Chicago: A Tale of Two Cities
Red-tape and decades old habits have left a stark difference between north and south side Chicago.
12 cities in 14 days. We traveled across America by train to find — and invest in — small businesses outside of San Francisco
I’ve always had a special connection to Chicago. My mother grew up there and I dated someone who lived in the city for a long time. But the connection feels like it runs even deeper—maybe it’s because I’m the son of a white mother and a black father.
For all it’s cultural diversity, Chicago is one of the most segregated cities in the world. It’s easy to see how you could live your whole life there and miss out on a lot of what it has to offer. That’s something we—myself especially—would see first hand during this trip.
We arrived in Union Station on the afternoon of March 9th. Union Station is in the heart of the city, a bustling center of finance and commerce that is the heart of the Midwest economy.
After dropping our bags off at our AirBnb, we headed south to Bronzeville, a community that told a different story of Chicago: vacant lots, boarded up buildings, and empty streets. But in the midst of all this were some of the most beautiful brownstones I have ever seen.Our first stop was meeting Mel, the owner of Welcome Inn Manor. Mel’s place was covered wall to wall with photos of a different, older Bronzeville.
Prior to the civil rights movement, Bronzeville was one of the most important Black communities in the country.Mel told us how the community had fallen into decline but today, was experiencing a tremendous revitalization due to a conference center that had recently moved in, the close proximity of the University of Chicago, and middle class Blacks moving back to the neighborhood to take advantage of the amazing homes that can be purchased at a fraction of the price of downtown condos a 30 minute train ride away.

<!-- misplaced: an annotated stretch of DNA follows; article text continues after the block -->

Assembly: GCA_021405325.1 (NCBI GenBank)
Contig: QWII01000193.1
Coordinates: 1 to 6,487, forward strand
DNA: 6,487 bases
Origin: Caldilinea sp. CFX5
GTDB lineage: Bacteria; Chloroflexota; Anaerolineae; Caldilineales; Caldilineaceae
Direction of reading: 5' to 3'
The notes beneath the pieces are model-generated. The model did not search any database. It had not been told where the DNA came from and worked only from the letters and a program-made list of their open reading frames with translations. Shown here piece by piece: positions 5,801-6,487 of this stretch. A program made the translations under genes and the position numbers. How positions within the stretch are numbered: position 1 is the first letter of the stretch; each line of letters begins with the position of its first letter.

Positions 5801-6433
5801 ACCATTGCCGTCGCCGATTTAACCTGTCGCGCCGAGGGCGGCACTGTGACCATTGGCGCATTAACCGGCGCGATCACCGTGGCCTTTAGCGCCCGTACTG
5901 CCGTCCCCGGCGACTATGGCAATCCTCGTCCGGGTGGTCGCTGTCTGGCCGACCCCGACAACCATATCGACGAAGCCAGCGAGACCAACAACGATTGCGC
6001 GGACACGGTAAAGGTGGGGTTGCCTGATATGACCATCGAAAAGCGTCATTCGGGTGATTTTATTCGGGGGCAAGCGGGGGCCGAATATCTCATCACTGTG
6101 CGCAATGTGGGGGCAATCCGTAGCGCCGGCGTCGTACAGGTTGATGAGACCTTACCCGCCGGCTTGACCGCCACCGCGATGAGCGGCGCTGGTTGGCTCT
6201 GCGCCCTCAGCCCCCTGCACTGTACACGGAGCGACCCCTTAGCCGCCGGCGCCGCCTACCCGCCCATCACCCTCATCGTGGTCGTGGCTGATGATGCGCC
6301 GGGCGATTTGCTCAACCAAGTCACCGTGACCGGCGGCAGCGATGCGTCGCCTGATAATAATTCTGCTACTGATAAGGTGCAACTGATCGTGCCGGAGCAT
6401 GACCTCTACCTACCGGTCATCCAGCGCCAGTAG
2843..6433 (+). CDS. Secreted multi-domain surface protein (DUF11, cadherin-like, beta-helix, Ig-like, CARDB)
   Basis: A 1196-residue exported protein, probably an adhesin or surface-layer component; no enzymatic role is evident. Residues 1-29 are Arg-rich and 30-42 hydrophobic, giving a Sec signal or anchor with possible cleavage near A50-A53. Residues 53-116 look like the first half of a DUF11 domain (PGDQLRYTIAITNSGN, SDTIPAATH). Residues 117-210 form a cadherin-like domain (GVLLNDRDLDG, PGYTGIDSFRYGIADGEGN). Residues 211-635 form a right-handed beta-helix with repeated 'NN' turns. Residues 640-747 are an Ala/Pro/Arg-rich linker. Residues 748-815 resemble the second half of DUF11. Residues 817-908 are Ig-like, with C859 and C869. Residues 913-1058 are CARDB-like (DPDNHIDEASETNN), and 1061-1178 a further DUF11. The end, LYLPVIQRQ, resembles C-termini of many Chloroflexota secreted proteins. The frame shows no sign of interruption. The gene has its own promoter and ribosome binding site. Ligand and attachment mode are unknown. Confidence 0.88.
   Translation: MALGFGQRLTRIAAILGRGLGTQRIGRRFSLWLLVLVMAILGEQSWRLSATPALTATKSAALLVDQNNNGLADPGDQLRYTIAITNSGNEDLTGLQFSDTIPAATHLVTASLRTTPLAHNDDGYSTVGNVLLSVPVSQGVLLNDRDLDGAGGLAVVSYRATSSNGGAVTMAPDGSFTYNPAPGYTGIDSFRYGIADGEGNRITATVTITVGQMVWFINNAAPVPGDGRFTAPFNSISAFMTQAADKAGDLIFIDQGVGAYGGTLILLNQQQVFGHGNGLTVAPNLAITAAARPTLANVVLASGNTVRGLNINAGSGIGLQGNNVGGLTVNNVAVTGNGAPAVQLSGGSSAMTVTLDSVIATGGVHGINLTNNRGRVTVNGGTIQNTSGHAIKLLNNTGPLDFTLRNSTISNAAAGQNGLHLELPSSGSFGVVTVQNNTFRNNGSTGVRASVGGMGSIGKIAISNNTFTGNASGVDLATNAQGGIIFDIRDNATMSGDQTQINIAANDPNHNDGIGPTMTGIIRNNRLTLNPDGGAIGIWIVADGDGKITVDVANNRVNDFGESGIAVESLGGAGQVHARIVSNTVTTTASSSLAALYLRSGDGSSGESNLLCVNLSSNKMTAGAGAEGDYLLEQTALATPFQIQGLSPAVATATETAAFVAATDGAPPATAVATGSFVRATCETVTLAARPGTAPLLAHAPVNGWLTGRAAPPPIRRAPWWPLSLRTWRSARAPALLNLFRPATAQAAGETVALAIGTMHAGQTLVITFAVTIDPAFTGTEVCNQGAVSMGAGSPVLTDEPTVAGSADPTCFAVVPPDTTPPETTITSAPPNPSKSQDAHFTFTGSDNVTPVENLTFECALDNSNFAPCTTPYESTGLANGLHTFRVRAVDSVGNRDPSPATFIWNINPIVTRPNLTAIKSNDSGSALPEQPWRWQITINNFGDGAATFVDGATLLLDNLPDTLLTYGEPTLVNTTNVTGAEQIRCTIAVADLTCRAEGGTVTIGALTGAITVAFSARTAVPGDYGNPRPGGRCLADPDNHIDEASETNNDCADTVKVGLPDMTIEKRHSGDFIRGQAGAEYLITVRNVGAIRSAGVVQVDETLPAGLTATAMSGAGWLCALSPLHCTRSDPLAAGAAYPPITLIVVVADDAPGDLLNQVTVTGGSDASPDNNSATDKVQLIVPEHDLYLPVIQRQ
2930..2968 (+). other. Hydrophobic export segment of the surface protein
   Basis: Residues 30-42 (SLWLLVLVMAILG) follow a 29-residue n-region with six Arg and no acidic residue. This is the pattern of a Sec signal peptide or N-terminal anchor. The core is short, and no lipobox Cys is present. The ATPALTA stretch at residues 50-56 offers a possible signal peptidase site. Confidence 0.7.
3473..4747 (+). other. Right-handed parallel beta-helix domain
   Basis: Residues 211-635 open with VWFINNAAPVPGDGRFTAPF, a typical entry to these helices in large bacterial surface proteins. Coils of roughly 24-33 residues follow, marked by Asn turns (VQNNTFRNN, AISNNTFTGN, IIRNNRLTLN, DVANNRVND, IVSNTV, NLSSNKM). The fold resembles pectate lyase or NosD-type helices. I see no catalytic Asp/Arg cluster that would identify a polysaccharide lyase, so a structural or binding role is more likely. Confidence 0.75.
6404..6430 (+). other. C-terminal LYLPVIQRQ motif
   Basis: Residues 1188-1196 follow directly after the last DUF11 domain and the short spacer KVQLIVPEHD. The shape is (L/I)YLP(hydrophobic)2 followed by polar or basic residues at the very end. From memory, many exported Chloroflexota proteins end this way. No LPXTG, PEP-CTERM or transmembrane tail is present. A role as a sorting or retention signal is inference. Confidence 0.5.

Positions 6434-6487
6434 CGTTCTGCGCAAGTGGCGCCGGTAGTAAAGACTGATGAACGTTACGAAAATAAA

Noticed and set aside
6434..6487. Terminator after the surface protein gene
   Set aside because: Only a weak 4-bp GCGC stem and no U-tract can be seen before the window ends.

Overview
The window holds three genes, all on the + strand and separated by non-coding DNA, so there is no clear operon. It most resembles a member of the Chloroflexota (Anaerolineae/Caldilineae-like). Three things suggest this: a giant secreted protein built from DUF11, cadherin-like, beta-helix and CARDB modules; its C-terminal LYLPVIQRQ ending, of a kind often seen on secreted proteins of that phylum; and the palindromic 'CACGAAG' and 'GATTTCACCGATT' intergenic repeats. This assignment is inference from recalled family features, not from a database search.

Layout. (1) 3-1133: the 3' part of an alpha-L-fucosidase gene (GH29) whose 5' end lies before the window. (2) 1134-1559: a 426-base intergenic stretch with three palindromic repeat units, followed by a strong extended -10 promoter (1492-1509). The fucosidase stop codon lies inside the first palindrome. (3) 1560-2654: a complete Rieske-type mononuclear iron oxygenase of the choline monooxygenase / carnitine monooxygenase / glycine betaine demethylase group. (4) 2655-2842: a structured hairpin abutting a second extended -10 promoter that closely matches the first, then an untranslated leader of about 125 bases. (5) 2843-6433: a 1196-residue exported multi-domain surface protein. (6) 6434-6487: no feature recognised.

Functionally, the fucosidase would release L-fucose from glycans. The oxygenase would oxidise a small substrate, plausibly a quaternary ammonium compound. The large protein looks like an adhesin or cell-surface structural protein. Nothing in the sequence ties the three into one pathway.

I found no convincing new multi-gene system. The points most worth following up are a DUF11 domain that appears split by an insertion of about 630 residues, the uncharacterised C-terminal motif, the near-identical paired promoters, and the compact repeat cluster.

Bronzeville is experiencing a resurgence, but still needs amenities like restaurants, entertainment, and hotels to keep people that live in the community from leaving to spend their money elsewhere.
Our next stop was to meet one of the individuals at the heart of this revitalization. Bernard Lloyd is the founder and CEO of Urban Juncture, a real estate and commercial developer who has done everything from fixing up run-down buildings, launching neighborhood businesses, and even building a bike repair shop to give more folks a reason to visit Bronzeville and experience its rich culture and history.
Bernard’s vision is to build a Black food district akin to Chinatown or Little Italy, with restaurants representing cultures from the African Diaspora.
We ate dinner at the Jerk Shack, the first of his restaurant concepts that opened late last year. The food was delicious, and we weren’t the only ones to notice. They won “Best Jerk Chicken in Chicago” literally a few days before we arrived.
Bernard explained that not only is the restaurant meeting a need for quality food in the neighborhood, but full service restaurants create the most employment per square foot of any retail establishment.
Our stop in Chicago really drove home the reason Nick and I wanted to pass the JOBS act back in 2012. I want to invest in all kinds of companies: tech companies building products I love and highly capable founders like Bernard who have dedicated their lives to improving the world. Both can be great companies, and while we may not recognize it, they exist all around us.
If I can play a small part in helping them succeed and actually make a return if they are successful, then that’s one of the best experiences I can imagine.